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Tesla defends its ability to retain talent in a new statement following CFO’s departure

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Following the announcement of the departure of Tesla CFO Jason Wheeler last month, some industry watchers suggested that Tesla has difficulties retaining talent.

The company responded today in a statement which we added in full below.

Tesla’s response appears to have been triggered by a story in Bloomberg today that tried to link Wheeler’s departure to a potentially deeper problem at the company.

Here’s the statement:

“Tesla’s ability to attract and retain talent has been one of our biggest assets. In 2016, the attrition rate across Tesla was below industry average for technology companies. The length of tenure on the senior leadership team has been especially strong. Of Tesla’s most senior executives, 75% have more than 3 years of tenure, 60% have more than 6 years of tenure, and 20% have more than a decade of tenure. Of everyone who has had a leadership position at Tesla over our 14-year existence, nearly 60% are still with the company today. In a number of cases, including most recently with our CFO, Deepak Ahuja, and another one of our most senior leaders, Jerome Guillen, they left Tesla to take a break only to return a short time later. They came back because they deeply love the company. Furthermore, our senior leadership team continues to expand with new hires, which include over the past couple of years senior executives to lead manufacturing, global sales and service, and Autopilot, just to name a few.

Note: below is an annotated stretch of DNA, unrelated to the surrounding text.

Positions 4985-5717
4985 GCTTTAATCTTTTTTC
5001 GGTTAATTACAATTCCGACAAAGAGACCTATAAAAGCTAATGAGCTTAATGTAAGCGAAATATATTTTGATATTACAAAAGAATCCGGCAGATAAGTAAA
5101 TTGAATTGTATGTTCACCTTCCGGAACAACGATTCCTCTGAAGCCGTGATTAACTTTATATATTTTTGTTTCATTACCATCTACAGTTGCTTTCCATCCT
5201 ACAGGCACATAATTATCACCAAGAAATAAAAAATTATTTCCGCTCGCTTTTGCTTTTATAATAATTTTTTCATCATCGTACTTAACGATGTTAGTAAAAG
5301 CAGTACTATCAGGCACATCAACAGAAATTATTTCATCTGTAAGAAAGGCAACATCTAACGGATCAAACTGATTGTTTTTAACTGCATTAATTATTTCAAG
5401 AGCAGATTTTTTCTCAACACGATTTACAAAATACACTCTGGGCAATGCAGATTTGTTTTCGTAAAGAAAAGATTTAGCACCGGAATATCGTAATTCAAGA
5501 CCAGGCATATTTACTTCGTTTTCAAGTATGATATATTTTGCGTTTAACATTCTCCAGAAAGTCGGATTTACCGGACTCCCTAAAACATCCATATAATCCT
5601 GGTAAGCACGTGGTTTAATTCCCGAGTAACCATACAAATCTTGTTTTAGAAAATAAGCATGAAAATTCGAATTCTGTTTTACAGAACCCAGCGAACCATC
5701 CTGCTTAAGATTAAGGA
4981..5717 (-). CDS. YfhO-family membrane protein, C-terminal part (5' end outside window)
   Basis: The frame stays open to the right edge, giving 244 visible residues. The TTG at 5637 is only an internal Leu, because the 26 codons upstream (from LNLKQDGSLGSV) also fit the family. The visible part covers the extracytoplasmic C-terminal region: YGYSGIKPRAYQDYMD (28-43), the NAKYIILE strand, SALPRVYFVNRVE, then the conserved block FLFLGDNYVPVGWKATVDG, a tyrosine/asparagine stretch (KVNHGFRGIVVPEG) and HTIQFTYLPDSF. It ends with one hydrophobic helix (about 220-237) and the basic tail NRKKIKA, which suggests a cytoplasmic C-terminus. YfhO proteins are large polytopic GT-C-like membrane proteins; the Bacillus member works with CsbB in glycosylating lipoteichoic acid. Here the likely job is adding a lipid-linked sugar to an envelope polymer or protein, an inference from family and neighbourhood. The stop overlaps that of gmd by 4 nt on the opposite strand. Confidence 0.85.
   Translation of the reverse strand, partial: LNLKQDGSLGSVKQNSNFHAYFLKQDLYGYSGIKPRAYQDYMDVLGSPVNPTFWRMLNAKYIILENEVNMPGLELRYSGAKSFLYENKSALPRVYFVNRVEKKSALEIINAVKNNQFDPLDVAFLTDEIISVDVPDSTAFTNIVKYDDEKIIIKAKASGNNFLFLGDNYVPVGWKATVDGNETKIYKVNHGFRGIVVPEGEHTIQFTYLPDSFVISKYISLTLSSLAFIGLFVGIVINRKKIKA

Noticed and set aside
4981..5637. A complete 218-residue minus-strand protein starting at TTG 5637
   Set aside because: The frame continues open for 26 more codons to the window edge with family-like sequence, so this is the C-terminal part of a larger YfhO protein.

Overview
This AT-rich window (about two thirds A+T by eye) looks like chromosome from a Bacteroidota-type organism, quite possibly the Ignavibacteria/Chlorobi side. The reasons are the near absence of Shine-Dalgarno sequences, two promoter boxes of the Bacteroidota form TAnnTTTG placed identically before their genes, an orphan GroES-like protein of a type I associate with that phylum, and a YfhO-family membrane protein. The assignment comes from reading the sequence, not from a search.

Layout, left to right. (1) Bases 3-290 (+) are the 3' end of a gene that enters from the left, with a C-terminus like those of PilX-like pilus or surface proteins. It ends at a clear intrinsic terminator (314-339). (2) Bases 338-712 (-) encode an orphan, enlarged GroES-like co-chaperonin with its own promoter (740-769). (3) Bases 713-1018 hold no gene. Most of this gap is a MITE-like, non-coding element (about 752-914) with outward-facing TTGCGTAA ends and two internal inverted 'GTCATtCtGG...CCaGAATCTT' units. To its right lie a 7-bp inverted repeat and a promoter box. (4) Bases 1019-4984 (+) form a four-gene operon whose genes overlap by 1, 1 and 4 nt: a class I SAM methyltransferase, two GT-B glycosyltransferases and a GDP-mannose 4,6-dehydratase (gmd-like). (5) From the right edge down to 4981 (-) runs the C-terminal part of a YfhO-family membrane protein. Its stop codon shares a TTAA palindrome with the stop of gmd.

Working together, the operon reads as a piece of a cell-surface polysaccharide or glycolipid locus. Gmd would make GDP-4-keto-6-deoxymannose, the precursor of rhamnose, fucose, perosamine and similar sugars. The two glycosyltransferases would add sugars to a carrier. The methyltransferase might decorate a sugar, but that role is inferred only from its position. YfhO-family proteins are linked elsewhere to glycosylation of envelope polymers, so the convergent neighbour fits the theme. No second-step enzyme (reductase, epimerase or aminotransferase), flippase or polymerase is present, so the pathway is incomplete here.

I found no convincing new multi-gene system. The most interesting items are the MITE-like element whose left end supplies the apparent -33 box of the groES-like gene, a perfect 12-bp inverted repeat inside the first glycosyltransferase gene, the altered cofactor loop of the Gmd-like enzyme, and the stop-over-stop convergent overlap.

At a company with 30,000 people, particularly one like Tesla where people work especially hard to achieve what is a very challenging mission, there will inevitably be some amount of turnover. However, the relative lack of turnover at Tesla has been one of the biggest reasons for the company’s success. The company has nearly 2,000 employees at the manager level and above, and selectively cherry-picking the few who choose to leave, many of whom had long tenures of their own at the company, is neither fair nor instructive.”

Similar stories came out last year after a few executives left, including Tesla’s Vice President of Regulatory Affairs and Deputy General Counsel, James ChenVP of Finance and Worldwide Controller, Michael Zanoni, and Ricardo Reyes, Tesla’s VP of Global Communications.

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